George H.W. Bush in 1980, Bob Dole in 1988, Mike Huckabee in 2008. The common thread between those men in those years—all three were winners of the Iowa caucuses and did not become the Republican nominee for president.
Iowa has a very mixed record in predicting the GOP standard bearer.
It seems that the Iowa results will again not be representative this year as it is tough to imagine that former Gov. Mitt Romney and former Sen. Rick Santorum will be essentially tied for the GOP nomination at the end of the primary process.
Moreover, the inevitable talk of the Iowa vote being evidence of a weak and divided GOP is a false narrative. Both in 1980 and 1988 the candidate who lost Iowa, Reagan in 1980 and the senior Bush in 1988 went on to very decisive victories in the general election over Jimmy Carter and Michael Dukakis, respectively.
With history in mind, GOP candidates and voters have to remember that the goal is to beat President Obama in November. The way to do so is to focus on the economy and not give speeches about campaign inside baseball.
Which bring me to the biggest disappointment of the night—former House Speaker Newt Gingrich. And not the fact that Newt came in fourth, that's what the polls predicted. It was the tone of Speaker Gingrich's concession. Newt was full of anger at Mitt Romney, he did everything but ask Mitt to "step outside." Just like Americans did not care when Newt complained about moderators during the debates, his anger over negative ads and Super PACs does not resonate.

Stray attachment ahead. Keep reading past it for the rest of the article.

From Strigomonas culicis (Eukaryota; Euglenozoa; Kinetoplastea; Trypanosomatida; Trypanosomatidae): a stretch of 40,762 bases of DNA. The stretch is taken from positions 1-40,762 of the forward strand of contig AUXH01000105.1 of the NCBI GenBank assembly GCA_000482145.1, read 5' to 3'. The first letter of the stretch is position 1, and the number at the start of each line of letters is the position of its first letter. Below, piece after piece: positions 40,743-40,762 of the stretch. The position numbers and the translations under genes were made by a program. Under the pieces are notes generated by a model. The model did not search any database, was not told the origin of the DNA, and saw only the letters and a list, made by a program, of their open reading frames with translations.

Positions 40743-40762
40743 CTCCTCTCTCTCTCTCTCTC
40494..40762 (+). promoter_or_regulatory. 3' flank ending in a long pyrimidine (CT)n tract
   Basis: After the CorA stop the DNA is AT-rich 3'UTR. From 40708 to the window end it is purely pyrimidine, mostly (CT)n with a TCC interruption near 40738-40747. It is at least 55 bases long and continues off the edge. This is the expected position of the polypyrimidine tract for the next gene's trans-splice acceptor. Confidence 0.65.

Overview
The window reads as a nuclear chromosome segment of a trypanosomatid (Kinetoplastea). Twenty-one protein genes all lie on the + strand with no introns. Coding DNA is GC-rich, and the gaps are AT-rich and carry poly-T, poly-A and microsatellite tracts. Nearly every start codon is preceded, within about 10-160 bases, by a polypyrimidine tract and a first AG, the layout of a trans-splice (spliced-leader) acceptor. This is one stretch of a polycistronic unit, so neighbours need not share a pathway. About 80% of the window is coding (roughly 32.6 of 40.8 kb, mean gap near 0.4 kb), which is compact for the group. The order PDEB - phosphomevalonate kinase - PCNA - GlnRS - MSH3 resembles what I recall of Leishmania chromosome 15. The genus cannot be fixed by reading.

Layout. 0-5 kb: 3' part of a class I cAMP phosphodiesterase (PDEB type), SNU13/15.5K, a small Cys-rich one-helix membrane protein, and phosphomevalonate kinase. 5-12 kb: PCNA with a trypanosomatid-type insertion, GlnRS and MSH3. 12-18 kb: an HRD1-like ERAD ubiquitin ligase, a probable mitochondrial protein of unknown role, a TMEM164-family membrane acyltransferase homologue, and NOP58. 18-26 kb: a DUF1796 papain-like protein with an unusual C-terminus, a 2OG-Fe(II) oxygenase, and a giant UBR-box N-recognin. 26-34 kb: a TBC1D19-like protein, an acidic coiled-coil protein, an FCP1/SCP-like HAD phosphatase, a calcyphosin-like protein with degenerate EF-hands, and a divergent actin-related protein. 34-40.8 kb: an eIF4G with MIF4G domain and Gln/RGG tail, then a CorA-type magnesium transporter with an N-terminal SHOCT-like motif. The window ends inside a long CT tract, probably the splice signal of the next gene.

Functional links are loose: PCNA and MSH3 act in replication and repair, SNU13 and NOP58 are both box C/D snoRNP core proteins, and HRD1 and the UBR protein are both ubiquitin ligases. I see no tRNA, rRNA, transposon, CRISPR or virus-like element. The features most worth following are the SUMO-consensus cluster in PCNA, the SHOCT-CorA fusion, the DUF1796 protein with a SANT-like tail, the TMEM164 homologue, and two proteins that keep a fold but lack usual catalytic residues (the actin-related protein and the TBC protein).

More importantly, public displays of antagonism pointed at another Republican candidate are counterproductive in terms of having a Republican (Romney, Gingrich, or anyone else) winning the White House.
The primaries in New Hampshire, South Carolina, and Florida loom large in the weeks ahead as their track record in choosing the nominee is stronger than Iowa's. However, it is vital for the candidates to realize that the election on Nov. 6, 2012 is what matters the most.